- Leave No Stone Unturned: In a market as volatile and uncertain as this one, you need to operate like a top-tier company – maximizing your income and minimizing your costs. Focus on income by making sure to add high-yielding stocks to your holdings, and consider using "covered calls" to maximize that income further. Minimize your expenses by using the transactions we detailed in the afore-mentioned June 4 column.
- Don't Run For Cover: A once-widely used investing adage used to tell individual investors to "pay yourself first" – meaning they should make sure to at least put something away on a regular basis before all the bills were paid and other liabilities were taken care of. There's a solid bit of logic hidden in that bit of homespun advice. Statistics show that individual investors missed the market rebound that started last fall and carried over into the New Year. Even with the recent downturn, the institutions that did take part are ahead of the game for having done so. As Capital Wave Forecast Editor Shah Gilani demonstrated in the June 12 Private Briefing "How the Next Bear Market Can Put Money in Your Pocket," you can make money in any kind of market. Indeed, Shah has pulled down some of his biggest trading profits on the short side of the equation.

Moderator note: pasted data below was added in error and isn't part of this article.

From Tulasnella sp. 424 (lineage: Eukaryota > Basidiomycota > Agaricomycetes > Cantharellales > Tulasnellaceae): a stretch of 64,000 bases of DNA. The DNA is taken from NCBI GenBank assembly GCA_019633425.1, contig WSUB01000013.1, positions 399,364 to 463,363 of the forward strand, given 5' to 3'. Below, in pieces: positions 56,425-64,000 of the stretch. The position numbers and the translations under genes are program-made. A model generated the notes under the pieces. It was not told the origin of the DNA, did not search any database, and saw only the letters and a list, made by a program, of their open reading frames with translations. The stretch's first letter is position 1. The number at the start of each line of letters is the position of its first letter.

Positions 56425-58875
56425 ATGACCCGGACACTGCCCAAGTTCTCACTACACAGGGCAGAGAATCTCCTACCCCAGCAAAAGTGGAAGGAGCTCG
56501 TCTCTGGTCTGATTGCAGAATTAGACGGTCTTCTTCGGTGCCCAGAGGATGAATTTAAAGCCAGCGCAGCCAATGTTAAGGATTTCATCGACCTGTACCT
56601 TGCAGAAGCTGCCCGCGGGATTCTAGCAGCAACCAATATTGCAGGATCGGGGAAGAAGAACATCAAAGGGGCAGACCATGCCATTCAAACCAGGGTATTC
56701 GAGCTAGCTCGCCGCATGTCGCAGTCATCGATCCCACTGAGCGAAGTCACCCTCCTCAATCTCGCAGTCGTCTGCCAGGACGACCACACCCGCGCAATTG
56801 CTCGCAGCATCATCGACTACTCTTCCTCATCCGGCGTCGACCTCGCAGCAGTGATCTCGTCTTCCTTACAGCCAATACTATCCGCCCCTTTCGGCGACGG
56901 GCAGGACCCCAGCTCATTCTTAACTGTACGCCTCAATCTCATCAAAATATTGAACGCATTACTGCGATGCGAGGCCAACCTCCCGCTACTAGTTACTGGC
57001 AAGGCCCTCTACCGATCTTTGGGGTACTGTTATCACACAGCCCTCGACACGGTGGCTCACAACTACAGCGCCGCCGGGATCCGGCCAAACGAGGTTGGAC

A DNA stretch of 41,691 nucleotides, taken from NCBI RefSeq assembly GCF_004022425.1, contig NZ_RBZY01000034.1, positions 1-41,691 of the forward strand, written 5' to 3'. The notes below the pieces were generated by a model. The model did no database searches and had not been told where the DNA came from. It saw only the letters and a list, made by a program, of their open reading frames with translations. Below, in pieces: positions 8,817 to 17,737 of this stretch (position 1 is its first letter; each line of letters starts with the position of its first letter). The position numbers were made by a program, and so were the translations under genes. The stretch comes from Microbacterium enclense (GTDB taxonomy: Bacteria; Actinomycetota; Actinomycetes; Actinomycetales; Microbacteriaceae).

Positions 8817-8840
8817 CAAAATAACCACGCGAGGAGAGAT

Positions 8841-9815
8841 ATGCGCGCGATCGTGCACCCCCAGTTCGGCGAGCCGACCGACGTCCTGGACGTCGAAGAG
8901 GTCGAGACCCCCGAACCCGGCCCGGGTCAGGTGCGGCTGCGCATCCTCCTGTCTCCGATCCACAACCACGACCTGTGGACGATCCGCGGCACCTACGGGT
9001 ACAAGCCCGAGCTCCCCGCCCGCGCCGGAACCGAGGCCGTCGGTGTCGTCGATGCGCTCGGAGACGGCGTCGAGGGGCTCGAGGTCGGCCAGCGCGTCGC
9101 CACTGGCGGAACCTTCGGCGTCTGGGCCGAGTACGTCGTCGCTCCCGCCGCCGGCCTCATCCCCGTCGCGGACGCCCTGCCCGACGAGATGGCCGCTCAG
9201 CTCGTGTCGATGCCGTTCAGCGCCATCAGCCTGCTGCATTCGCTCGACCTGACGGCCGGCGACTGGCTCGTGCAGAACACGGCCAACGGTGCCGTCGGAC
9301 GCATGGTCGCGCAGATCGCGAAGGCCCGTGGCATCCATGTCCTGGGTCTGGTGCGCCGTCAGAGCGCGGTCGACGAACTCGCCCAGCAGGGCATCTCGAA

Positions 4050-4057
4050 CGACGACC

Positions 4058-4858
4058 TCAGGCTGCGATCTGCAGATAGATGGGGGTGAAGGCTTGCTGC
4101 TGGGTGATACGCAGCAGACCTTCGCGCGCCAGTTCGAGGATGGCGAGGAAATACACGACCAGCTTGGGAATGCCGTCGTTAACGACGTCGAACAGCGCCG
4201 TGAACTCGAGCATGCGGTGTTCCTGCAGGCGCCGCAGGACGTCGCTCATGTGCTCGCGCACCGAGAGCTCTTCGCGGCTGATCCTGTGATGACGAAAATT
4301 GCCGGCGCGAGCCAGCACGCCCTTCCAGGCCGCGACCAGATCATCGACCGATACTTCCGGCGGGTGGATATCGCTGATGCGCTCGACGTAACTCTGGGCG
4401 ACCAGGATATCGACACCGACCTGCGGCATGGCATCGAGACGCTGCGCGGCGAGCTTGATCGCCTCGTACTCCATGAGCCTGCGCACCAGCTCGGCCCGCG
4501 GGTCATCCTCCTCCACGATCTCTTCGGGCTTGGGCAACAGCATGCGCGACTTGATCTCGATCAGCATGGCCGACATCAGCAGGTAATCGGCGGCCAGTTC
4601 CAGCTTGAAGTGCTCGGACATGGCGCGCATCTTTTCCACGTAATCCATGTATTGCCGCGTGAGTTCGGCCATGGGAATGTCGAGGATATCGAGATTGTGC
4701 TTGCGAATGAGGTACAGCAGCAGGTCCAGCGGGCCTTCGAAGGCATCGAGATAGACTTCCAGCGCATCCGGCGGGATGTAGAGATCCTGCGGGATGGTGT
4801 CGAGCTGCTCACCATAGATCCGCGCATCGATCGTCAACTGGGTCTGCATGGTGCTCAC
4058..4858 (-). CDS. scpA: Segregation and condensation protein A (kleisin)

With a well-defined, nicely muscled strategy like this, you'll start the New Year with a great plan, and will be able to react to any challenges or changes that come your way.
And believe me when I tell you … if you embrace this strategy, you'll be well ahead of most retail investors – and can even expect to leave the Wall Street in the dust.
And wouldn't that be nice …
[Editor's Note: Questions? Comments? Additional thoughts? Drop us a line here at PrivateBriefing@MoneyMorning.com. We always like hearing from you.]